April 9, 2015 | Sarah Sullivan | Digital Strategist

6 Things You Need to Know About Google’s Mobile Friendly Algorithm

On April 21, 2015, Google will be pushing out an update to its algorithm that makes mobile friendliness a ranking factor. The goal of this change is to serve up pages in mobile organic search results that are optimized for viewing on mobile devices. Is your website ready?

Google Mobile Algorithm – The Basics

Keep in mind that “mobile” refers to smart phones, phablets and feature phones, not tablets (for now). Here are the mobile Google algorithm factors:

The algorithm update only affects mobile organic search results
As far as we know, the change affects mobile organic search results only. If your site is doing great in desktop search results but you don’t have a mobile or responsive website at all, you will probably continue to do great on desktop search results. If people navigate directly to your website by inputting the URL in the navigation bar or clicking a link on their phone, your page will still display.

Google mobile algorithm utilizes page-level mobile scoring
Google’s mobile scoring is on a page level, not site level. That means that even if you’re entire site isn’t optimized for mobile, the pages that are can be included in mobile search results.

The search algorithm utilizes real-time mobile scoring
As soon as a page’s mobile optimization is improved and it can be re-crawled by Google, it can be included in the mobile index. Make sure that if you make fixes to your pages to improve their Google mobile-friendly ranking, you manually resubmit those pages for indexing.

The algorithm is binary – your page is either mobile-optimized or it’s not
There’s no middle ground or percentage of mobile-friendliness. Your page is either mobile friendly (and included in the mobile search results) or not.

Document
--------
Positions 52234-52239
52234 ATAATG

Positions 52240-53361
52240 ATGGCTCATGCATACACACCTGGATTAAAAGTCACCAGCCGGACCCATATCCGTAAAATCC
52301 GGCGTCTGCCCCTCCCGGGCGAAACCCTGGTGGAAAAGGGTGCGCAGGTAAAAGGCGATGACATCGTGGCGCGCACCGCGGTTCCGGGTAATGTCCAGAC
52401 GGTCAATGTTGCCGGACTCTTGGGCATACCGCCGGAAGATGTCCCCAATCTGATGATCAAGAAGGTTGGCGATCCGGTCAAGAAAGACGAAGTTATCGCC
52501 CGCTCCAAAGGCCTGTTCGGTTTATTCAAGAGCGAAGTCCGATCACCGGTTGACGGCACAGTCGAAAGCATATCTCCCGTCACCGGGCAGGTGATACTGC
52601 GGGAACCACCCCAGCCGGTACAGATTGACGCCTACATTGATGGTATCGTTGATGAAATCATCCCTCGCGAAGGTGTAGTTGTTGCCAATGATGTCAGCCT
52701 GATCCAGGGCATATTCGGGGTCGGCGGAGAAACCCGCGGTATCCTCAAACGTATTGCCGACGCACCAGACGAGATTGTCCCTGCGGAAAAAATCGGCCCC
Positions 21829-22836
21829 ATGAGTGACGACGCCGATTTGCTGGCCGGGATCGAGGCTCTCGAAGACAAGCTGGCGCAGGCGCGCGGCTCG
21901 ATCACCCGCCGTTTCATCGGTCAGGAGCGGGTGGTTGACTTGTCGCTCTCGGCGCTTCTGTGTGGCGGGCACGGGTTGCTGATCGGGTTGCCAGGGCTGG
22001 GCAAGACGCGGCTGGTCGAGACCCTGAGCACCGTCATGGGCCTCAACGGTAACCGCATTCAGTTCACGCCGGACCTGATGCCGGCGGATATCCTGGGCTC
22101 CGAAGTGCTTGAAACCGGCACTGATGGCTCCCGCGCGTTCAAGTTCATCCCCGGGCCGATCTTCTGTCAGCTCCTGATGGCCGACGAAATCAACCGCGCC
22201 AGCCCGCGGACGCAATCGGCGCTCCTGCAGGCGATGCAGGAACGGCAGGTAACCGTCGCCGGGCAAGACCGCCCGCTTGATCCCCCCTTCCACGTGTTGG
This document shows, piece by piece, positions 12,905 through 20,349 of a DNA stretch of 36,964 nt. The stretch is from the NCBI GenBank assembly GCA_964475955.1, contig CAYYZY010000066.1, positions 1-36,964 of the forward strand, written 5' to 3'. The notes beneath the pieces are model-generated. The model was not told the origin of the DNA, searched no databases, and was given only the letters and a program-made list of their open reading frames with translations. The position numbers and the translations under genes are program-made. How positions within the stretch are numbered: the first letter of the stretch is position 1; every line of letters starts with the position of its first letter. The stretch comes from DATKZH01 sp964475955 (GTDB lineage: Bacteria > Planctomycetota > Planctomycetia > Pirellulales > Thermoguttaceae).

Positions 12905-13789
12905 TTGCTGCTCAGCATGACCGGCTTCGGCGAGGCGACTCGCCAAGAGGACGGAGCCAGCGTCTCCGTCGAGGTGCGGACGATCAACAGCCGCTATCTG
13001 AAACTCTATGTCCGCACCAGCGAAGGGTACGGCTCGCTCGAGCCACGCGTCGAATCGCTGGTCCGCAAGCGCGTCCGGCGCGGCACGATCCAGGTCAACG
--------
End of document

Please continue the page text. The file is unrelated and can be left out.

Google’s mobile friendly search algorithm roll out is worldwide and spans one week
Google will roll-out the mobile algorithm change worldwide starting on April 21, but anticipates the roll out won’t be complete for at least a week.

“Mobile-friendly” does not mean responsive
According to Google, it doesn’t favor responsive websites over .mobile websites. A responsive website does not get a boost in rank over a .mobile website (meaning once with dedicated mobile URLs on a separate mobile website).

Google’s ultimate goal may be to create a separate mobile index to start to display single page application sites and mobile apps. in organic search results
Google has hinted at a potentially seismic shift in mobile search results, including stating that they anticipate this algorithm update to be on par with Penguin and Panda in terms of its impact. Creating a mobile-only index and a new android-based user agent to start to compile single page application sites and mobile apps. in mobile search results would certainly fit the bill!

How do I Make My Website Mobile Friendly for Google?

It’s worth noting how Google interprets web pages to be mobile friendly. This is the list of items that currently comprise Google’s “mobile friendly” labeling and ranking:

  • Whether or not the fonts scale for easy reading on smaller screens
  • If the touch elements, such as buttons, are easy to use and spaced away from other touch elements
  • If the website relies on Flash, which tends to not play well in mobile browsers – Googlebot must be allowed to crawl CSS & JavaScript
  • If you have separate mobile URLs, you must redirect mobile users on each desktop URL to the appropriate mobile URL
  • Avoidance of irrelevant cross-links – This is when users are linked to desktop-optimized pages from the mobile version of the site, and vice versa
  • Slow mobile pages and load time – This one is a little fuzzy. There’s no doubt that slow loading pages create a bad user experience and that page speed is a Google ranking factor. What’s not completely clear at this time is if Google is using mobile page speed as part of its mobile ranking or desktop page speed.

Check out the next post in this series to learn how to test your website to see if it meets Google’s mobile-friendly standards.

Or learn about mobile website design best practices by downloading our white paper. You will learn about:

  • The huge shift towards mobile device use over the last few years and why having a mobile website is so important for your business
  • The pros and cons of different mobile website design approaches
  • How to determine which mobile optimization technique is best for your website.

Other Blog Posts in this Series

Post #2: Is Your Website Mobile Friendly? 3 Ways to Check

Post #3: No Mobile-Friendly Website? No Problem!

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